Become the best version of you in 2018
What better time to think about your job role, skills and career development than the start of a new year? It may sound like a cliché, but there is something about the dawning of a new year that makes people reflect on what they are doing and why and what they would like to change and why.
The trick is to make sure this isn’t only a fleeting reflection, something that slips off your radar before January is out. It needs to be an ongoing focus. It is all too easy for HR professionals to get caught up in everyday work and the learning needs of the workforce, to the detriment of your own learning needs and career development. Don’t let that happen! Here at DPG we’ve talked before about the propensity for HR to fall victim to cobblers’ children syndrome (see this previous DPG blog to find out more), leading to people professionals neglecting their own learning needs.
That’s why it is so important that you keep developing yourself as an HR professional. We all need to be proactive learners now, whether you work in HR, finance, sales, IT….By taking control of your own learning path you can ensure you have the skills, capabilities and attitudes necessary to succeed now and in the future.
Start by establishing where your career is now and where you want it to be in 12 months – five years’ time. If you are a generalist, is there actually an area of HR you would like to specialise in? If so, how will you get there? If you are already a specialist, do you need to gain new skills? Identify where your skills gaps are and then how to address those gaps.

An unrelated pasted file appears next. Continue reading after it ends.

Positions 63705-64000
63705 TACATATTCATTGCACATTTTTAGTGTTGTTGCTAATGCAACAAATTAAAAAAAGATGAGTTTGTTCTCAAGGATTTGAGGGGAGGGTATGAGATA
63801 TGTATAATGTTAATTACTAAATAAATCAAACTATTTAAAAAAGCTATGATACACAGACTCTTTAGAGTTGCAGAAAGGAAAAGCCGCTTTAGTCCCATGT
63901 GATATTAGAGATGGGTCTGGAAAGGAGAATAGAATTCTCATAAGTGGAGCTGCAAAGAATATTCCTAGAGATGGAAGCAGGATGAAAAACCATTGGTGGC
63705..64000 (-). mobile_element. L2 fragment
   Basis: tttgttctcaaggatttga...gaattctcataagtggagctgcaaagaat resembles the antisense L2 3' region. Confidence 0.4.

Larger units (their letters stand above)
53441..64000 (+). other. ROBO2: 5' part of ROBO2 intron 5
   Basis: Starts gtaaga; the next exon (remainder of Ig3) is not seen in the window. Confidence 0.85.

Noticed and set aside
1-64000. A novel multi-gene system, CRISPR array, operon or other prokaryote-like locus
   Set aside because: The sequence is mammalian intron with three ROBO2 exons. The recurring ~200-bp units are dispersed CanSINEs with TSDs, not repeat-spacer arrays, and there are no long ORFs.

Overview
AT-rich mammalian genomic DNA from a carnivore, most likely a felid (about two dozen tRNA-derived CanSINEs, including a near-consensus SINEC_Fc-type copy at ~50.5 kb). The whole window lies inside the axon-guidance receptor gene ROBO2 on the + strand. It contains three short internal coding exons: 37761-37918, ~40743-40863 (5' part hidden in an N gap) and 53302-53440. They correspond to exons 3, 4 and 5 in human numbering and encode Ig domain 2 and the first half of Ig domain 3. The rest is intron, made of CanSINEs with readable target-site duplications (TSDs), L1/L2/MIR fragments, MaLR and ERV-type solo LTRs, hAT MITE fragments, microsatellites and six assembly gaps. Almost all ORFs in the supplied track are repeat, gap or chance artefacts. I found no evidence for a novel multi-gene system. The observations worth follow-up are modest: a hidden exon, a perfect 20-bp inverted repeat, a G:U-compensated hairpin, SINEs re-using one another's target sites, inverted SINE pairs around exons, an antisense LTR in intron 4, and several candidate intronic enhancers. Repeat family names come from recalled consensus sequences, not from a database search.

Once you have established where you are now, it is important to set clear, realistic goals about where you want to be, when and how. The how bit is critical as this is the bit that makes achieving your goals possible. If you have identified x as a skills gap, then set goals about how to fulfill x. It is often useful to think in terms of short term, medium term and long term goals. Breaking goals down into achievable steps makes it much more likely you will achieve your end goal.
Do you share those goals with your manager and peers? Obviously, you need to be having honest, in-depth conversations with your manager about where your career is going and what skills and competencies need to be developed in order to achieve your personal and organisational goals. However, opinion and research is divided about whether publicly stating your goals makes it more or less likely that you will achieve them. In his TED talk, the entrepreneur Derek Sivers advises against sharing your goals. Why? Because he says that by vocalising them and sharing them with others, you can trick yourself into believing that you are already achieving those goals, even if you haven’t made any concrete steps.
Other people claim the opposite: that by stating your goals out loud, you make yourself more accountable. According to the psychologist, Elizabeth Lombardo, who is also author of the book ‘Better Than Perfect: 7 Steps to Crush Your Inner Critic and Create a Life You Love’, people feel more compelled to work towards achieving goals if they have already publicly announced what they want to achieve. Her views are explained more fully in this article.
Whether you choose to make your goals public or not, the most important thing is to keep at it. Remember the term CPD – continuing professional development? That is what you need to be doing, all of the time.
For further information about our HR and L&D qualifications, call us on 0330 660 0220.